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The municipality of Soller consists of two main parts; Soller Town and Puerto de Soller.
The area has a different feel to many other parts of the island with a strong French influence, even with the French language still being native for some locals. This stems from the fact that up until the early 20th Century it was easier for this town to trade and travel with France due to the large Tramuntana mountain range which separated Soller from much of the rest of the island. To a large degree this isolation was stemming the development of the region and a train line to Palma was finally opened in 1912 using the profits from predominantly the Orange trade – this on the same day the Titanic was sunk on its inaugural voyage. A year later and a tram connection was added to link up the Port and the Town; 4,868 metres long.
Take a visit to Puerto de Soller today and you will witness how this area continues to blossom. Distinguishable by its a horseshoe bay enclosed by two headlands lined by many shops, bars, cafes and restaurants. More recently the sea-front has been pedestrianised, making it ideal for a stroll along the Palm tree lined walkway. There is a well-maintained sandy beach that wraps round the marina, popular for sunbathing and swimming.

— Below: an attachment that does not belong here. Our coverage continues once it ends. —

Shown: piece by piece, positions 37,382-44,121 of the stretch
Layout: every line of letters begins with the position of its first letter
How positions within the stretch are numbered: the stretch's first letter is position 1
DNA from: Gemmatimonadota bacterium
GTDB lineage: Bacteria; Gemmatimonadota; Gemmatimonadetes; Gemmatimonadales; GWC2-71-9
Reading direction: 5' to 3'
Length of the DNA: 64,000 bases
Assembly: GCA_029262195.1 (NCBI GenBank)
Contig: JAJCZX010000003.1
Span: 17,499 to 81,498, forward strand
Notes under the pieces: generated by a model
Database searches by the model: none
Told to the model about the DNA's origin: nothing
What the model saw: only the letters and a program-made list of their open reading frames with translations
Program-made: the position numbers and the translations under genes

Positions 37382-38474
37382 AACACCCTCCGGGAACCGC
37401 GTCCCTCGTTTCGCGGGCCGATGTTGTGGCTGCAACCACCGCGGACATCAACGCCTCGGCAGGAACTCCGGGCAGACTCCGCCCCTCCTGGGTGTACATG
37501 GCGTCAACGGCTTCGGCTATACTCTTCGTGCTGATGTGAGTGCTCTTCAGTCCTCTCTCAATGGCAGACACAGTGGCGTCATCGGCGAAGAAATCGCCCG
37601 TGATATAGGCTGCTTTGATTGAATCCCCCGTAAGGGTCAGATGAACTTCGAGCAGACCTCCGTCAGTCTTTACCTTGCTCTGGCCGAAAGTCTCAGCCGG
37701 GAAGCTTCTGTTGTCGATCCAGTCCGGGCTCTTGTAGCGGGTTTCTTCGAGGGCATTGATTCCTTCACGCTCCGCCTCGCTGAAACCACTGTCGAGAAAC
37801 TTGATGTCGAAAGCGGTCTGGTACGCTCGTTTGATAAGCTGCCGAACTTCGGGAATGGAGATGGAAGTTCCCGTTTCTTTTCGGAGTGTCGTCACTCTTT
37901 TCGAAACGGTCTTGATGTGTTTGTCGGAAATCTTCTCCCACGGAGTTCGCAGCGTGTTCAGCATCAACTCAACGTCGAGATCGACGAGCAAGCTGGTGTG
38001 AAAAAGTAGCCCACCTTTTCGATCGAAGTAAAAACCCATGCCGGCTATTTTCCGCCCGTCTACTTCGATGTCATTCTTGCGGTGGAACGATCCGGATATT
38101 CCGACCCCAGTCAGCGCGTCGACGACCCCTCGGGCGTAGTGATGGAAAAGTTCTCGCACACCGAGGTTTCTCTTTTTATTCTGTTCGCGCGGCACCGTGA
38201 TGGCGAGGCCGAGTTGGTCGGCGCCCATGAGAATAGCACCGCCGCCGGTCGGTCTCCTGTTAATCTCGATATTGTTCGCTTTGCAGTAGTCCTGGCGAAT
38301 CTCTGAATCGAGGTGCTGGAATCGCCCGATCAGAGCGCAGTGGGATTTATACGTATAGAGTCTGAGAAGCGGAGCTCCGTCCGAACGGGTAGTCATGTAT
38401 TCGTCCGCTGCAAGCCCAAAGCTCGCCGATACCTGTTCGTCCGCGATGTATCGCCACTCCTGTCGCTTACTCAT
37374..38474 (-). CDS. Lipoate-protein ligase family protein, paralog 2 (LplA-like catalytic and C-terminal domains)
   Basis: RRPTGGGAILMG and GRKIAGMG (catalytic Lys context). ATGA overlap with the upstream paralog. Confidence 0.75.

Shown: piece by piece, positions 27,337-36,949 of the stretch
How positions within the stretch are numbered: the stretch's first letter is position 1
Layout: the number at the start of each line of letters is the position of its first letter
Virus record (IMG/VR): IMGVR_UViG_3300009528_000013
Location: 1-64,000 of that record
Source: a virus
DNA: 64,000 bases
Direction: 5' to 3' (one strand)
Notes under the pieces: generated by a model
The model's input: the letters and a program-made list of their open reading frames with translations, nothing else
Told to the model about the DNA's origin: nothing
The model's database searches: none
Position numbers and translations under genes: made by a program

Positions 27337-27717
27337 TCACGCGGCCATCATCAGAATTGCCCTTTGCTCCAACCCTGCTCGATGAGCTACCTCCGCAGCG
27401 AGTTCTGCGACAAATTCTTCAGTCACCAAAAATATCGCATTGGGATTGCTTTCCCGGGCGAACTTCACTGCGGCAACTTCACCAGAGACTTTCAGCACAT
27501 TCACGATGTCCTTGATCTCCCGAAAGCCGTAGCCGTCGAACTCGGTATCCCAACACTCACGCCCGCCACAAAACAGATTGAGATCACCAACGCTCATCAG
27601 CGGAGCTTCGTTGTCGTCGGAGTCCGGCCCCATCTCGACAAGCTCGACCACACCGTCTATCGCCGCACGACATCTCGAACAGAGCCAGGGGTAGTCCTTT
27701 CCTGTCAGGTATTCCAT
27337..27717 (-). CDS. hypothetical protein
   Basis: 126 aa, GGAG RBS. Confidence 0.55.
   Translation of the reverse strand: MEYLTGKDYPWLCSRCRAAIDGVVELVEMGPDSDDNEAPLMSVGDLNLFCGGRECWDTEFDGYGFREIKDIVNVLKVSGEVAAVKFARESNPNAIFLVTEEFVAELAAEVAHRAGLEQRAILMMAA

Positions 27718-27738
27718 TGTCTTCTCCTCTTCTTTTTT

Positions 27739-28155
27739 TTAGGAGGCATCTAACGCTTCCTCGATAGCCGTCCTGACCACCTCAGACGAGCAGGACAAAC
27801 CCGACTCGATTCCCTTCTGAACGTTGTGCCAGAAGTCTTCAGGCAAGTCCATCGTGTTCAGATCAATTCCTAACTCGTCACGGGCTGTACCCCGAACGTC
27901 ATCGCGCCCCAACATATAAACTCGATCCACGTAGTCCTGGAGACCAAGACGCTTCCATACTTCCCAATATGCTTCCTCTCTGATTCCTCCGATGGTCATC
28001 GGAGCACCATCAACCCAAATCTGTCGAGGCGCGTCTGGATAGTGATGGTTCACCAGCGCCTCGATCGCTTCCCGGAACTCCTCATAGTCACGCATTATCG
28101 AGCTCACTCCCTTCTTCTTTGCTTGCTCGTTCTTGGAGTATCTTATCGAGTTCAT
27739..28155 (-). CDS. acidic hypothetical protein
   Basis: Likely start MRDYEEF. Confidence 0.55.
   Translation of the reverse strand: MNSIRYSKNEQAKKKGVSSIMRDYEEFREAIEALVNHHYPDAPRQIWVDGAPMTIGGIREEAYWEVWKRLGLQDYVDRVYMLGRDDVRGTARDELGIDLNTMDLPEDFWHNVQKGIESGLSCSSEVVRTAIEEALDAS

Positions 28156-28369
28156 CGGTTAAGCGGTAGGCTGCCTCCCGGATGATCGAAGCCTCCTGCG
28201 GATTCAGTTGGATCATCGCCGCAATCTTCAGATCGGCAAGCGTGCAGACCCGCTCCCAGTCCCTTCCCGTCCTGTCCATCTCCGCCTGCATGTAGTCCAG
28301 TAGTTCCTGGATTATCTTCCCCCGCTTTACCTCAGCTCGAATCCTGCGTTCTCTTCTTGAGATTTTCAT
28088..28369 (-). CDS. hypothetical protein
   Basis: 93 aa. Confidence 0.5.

A little over 3km inland from the Port is the original old town of Soller, the tram “Orange Express” will take you on a scenic route winding up in the gorgeous large town square. There is year round vibrant life in what is one of the largest towns on the island. As is common in Spain there are many fiestas – most noticeably “Moros y Cristianos” where they re-inact a famous battle in 1561 where they overcame a Moorish invasion. Every Saturday it truly comes to life with a classic bustling market showcasing the amazing fresh produce that can be found throughout the island.
Soller is easily accessible from Palma and is within a short drive of Deia. Soller also boasts excellent schools and leisure amenities.